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Table of Contents

Memories of the Bureau, 1946 to 1962





Chapter 1: The Warren Years, 1946 to 1950

Chapter 2: International Meteorology
Meetings of the IMO Technical Commissions in Toronto
The IMO Conference of Directors, Washington DC
The US Weather Bureau
Meeting of IMO Regional Association for the South-west Pacific
Meetings of the IMO International Meteorological Committee

Chapter 3: The Timcke Years, 1950 to 1955

Chapter 4: A Year at the Massachusetts Institute of Technology

Chapter 5: The Dwyer Years, 1955 to 1962

Chapter 6: A Springboard for the Future

Appendix 1: References

Appendix 2: Reports, Papers, Manuscripts

Appendix 3: Milestones

Appendix 4: Acknowledgements

Appendix 5: Summary by H. N. Warren of the Operation of the Meteorological Section of Allied Air Headquarters, Brisbane, 1942–45



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The US Weather Bureau

Luckily I was not required at all the sessions and with Warren's agreement was able to visit the headquarters of the US Weather Bureau on the corner of 24th and M Streets.

The right-angled grid of Washington's streets was numbered numerically one way and alphabetically the other with the avenues, such as Pennsylvania Ave, running diagonally across the grid.

The US Weather Bureau headquarters was in an old-fashioned two-storey building vaguely reminiscent of our own headquarters at 2 Drummond Street Melbourne.

Harry Wexler, head of research, worked in a large room containing a huge table containing neatly stacked piles of books and papers. This was Harry's filing system which he used with great efficiency. I was to develop a close friendship with Harry Wexler in later years. He made a magnificent contribution to international meteorology and I feel honoured to have enjoyed his friendship.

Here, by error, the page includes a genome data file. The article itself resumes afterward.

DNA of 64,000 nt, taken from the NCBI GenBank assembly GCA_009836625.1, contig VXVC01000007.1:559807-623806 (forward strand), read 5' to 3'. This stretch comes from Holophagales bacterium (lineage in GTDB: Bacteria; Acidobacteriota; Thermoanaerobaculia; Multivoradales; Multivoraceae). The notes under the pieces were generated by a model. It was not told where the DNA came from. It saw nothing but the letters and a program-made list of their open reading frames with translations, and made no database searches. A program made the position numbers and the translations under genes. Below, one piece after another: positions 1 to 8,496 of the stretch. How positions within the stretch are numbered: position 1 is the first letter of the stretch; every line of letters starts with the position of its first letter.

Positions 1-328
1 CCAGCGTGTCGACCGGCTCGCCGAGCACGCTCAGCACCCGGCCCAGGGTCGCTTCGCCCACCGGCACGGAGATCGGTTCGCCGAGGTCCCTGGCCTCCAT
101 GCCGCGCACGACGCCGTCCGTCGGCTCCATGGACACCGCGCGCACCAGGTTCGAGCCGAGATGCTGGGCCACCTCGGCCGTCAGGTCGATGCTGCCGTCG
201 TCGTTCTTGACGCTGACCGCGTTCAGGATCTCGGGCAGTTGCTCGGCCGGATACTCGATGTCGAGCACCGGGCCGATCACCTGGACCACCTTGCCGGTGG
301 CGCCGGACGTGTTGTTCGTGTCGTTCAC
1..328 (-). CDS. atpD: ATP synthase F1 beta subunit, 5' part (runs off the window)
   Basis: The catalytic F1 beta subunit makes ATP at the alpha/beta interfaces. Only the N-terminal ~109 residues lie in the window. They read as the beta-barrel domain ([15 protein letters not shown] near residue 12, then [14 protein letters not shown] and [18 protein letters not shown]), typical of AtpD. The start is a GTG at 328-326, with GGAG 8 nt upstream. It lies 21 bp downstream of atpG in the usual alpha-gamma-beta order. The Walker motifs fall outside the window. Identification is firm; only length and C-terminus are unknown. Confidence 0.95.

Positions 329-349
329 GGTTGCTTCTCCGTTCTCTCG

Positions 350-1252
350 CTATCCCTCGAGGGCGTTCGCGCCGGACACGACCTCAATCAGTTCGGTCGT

Nearby was the room containing the US Weather Bureau's analysis centre where I was privileged to sit in on their map discussions. This was well before the days when computers and computer models had advanced to the stage where they were operationally useful. All kinds of upper air chart prediction methods were being investigated with much attention being focussed on Rossby's long wave constant absolute vorticity trajectories.

The people in the team were youthful and stimulating. It was inspiring to see such enthusiasm. I was invited to attend some of their off duty parties where I found that, like our own Weather Bureau, their association often extended to out-of-hours social occasions. I also found that the fashion was for cocktails, gin and tonic, Southern Comfort and the like. And I noticed that, as was the case in Australia, conversations inevitably concerned meteorology.

I found the Americans delightful company. Their sense of humour, friendliness, hospitality and lack of pretentiousness coupled with a dedication to their work made them good companions.

My accommodation in Washington was in the Roger Smith Hotel where some of the others attending the conference were lodged. With them I would chat in the cocktail lounge where a talented musician played popular music-hall songs and jazz on a grand piano. His music and the company of my colleagues was most enjoyable.

People in Bright Sparcs - Warren, Herbert Norman

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Gibbs, W. J. 1999 'A Very Special Family: Memories of the Bureau of Meteorology 1946 to 1962', Metarch Papers, No. 13 May 1999, Bureau of Meteorology

© Online Edition Australian Science and Technology Heritage Centre and Bureau of Meteorology 2001
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